This article originally appeared in the March 25, 2019 issue of SpaceNews magazine.
U.S. Strategic Command was handed the responsibility last fall to solve one of the Defense Department’s most sensitive and complex technology problems: the modernization of the nation’s nuclear command, control and communications system, known as NC3. This job previously belonged to the Air Force Global Strike Command, but following the completion of the Pentagon’s Nuclear Posture Review last May, the Defense Department decided to give it to STRATCOM, the combatant command that oversees the nation’s nuclear forces.
The NC3 system includes terrestrial and space-based sensors that monitor the globe for threats, and a communications architecture that connects the nation’s decision makers to nuclear forces under any conditions. It is a classified system designed in the 1960s and 1970s during the height of the Cold War and is projected to stay in service for years to come. The technology is aging, however, and needs to be modernized so it can connect to the next generation of nuclear platforms the Pentagon is developing and expects to start deploying in the mid to late 2020s: the B-21 stealth bomber, the Columbia-class strategic ballistic missile submarine and the Ground Based Strategic Deterrent intercontinental ballistic missiles.
The Congressional Budget Office projects the United States will spend $494 billion over the next decade to maintain and update its nuclear forces. Some $77 billion of that total is for the NC3 system. STRATCOM Commander Gen. John Hyten has described NC3 modernization as one of the toughest challenges facing DoD and one that must be dealt with sooner rather than later. He noted that the new platforms of the nuclear triad, as modern and capable as they will be, cannot provide convincing strategic deterrence unless the United States also possesses an effective and robust NC3 infrastructure.
STRATCOM’s task is to design an NC3 blueprint. The command does not have acquisition authority, so buying the required hardware and software will be handled by the individual military services.
To get the work started, STRATCOM created an NC3 Enterprise Center inside the command’s headquarters at Offutt Air Force Base, Nebraska. At the helm of the center is Elizabeth Durham-Ruiz, STRATCOM’s director of command, control, communications and computer systems. She manages over $20 billion of on-orbit communications assets and implements communications and information policies across the command. A graduate of the U.S. Air Force Academy who retired from active duty in 2007, Durham-Ruiz is a member of the federal government’s Senior Executive Service and was recently named director of the NC3 Enterprise Center.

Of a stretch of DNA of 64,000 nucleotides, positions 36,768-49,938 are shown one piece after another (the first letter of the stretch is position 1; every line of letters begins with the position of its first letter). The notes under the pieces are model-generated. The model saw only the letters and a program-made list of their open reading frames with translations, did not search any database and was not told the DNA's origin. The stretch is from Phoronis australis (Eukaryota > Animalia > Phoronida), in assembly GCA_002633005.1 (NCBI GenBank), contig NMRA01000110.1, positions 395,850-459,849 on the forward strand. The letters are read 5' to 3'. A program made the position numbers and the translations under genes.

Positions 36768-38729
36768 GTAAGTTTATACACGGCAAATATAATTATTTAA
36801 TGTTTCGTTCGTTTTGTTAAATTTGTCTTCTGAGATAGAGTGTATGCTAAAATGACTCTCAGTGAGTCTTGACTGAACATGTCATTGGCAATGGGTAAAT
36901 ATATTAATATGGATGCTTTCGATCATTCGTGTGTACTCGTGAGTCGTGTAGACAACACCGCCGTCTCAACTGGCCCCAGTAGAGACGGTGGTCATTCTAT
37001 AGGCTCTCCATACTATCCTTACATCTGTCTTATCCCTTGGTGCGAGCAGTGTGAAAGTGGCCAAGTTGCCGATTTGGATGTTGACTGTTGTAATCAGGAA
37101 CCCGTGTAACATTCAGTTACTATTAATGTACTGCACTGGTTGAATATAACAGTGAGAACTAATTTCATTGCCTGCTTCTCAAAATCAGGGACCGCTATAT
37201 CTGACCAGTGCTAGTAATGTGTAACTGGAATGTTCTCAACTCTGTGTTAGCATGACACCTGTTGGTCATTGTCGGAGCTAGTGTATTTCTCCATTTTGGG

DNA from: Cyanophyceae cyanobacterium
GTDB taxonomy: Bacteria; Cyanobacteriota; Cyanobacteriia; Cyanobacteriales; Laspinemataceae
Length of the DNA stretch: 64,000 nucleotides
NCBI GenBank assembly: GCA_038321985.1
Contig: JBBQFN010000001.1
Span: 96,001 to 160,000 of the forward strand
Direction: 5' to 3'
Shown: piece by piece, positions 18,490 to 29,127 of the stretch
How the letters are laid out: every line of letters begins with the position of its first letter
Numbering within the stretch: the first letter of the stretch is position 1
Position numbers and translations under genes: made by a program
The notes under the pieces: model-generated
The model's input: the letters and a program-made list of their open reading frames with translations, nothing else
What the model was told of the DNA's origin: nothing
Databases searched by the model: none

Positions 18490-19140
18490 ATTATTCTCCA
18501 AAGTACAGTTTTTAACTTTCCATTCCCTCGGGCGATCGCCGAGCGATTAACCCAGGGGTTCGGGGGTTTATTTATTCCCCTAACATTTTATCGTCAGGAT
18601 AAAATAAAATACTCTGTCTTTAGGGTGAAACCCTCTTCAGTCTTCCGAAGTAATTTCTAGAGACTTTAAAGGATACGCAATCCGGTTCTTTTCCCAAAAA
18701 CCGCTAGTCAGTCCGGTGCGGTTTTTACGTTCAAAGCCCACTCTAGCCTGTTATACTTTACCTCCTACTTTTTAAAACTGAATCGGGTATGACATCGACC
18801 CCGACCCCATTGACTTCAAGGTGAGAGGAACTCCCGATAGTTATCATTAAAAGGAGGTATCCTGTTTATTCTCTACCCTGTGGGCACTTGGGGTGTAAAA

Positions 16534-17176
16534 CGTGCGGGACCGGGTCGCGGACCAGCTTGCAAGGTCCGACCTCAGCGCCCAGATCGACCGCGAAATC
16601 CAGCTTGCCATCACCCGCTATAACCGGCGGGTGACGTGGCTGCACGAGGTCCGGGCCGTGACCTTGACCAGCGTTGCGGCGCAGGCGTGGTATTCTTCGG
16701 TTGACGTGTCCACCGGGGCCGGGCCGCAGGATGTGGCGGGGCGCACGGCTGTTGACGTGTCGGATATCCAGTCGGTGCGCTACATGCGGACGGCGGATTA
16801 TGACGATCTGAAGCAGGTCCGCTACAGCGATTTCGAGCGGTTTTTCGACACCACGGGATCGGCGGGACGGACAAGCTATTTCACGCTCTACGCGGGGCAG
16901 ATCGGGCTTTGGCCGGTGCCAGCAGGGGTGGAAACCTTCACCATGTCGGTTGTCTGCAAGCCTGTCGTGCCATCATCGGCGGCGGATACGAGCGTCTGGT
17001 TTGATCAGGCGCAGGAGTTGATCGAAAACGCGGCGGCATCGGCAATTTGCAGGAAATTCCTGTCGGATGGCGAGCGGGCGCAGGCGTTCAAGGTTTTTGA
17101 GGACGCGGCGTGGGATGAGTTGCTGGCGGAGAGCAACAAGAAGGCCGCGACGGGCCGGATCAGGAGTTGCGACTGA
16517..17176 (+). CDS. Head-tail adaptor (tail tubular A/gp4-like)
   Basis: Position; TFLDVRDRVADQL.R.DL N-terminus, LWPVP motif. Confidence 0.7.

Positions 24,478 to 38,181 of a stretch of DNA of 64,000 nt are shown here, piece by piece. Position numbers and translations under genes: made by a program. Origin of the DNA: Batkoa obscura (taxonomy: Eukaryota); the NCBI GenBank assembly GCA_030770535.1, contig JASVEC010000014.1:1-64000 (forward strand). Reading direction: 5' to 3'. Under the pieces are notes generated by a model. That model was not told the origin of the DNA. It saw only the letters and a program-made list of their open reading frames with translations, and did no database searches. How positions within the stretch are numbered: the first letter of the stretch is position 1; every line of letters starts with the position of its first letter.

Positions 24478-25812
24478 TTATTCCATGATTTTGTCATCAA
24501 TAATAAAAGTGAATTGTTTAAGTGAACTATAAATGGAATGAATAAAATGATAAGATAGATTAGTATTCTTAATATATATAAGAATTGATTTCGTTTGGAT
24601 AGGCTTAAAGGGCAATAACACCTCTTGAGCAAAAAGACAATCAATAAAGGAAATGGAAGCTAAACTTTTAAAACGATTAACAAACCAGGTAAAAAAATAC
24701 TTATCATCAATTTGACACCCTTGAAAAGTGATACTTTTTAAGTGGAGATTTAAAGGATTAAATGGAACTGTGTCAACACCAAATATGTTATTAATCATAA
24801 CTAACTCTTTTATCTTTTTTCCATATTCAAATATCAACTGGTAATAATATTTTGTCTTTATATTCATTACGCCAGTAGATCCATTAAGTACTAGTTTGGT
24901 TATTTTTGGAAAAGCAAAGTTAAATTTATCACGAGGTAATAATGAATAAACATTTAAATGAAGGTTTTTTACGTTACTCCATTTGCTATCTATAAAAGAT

Durham-Ruiz leads a team of policy and technology experts that has been assembled to help design the future nuclear command and control architecture. She recently spoke with SpaceNews.
What is the NC3 Enterprise Center and why was it created?
The center is a new organization that was created to help break down stovepipes across the Defense Department. It is based at Offutt Air Force Base with a second location in the Washington area. There are multiple organizations currently responsible for operating, procuring and building different elements of the NC3 enterprise. We want to bring a holistic focus on operations, requirements, systems engineering and integration, and analytics for the entire enterprise. The staff is small. We are leveraging the expertise in the military services and in the Office of the Secretary of Defense who have been doing a lot of these activities already.
What is the immediate goal of the NC3 Enterprise Center?
We have to design the next-generation NC3 architecture. The architecture comprises the computers, the communications, all the systems that assist N3C in delivering information from sensors to decision makers. We are taking an end-to-end look at the architecture: the connections between sensors and the transport layers all the way out to the nuclear triad platforms. We must then define the future architecture. It’s like a blueprint for your house where you have to figure out the piping and circuitry. After we develop the blueprint, then we have to work with the military services to determine how we’re going to technically provide the solutions. The Air Force oversees the majority of the NC3 components today.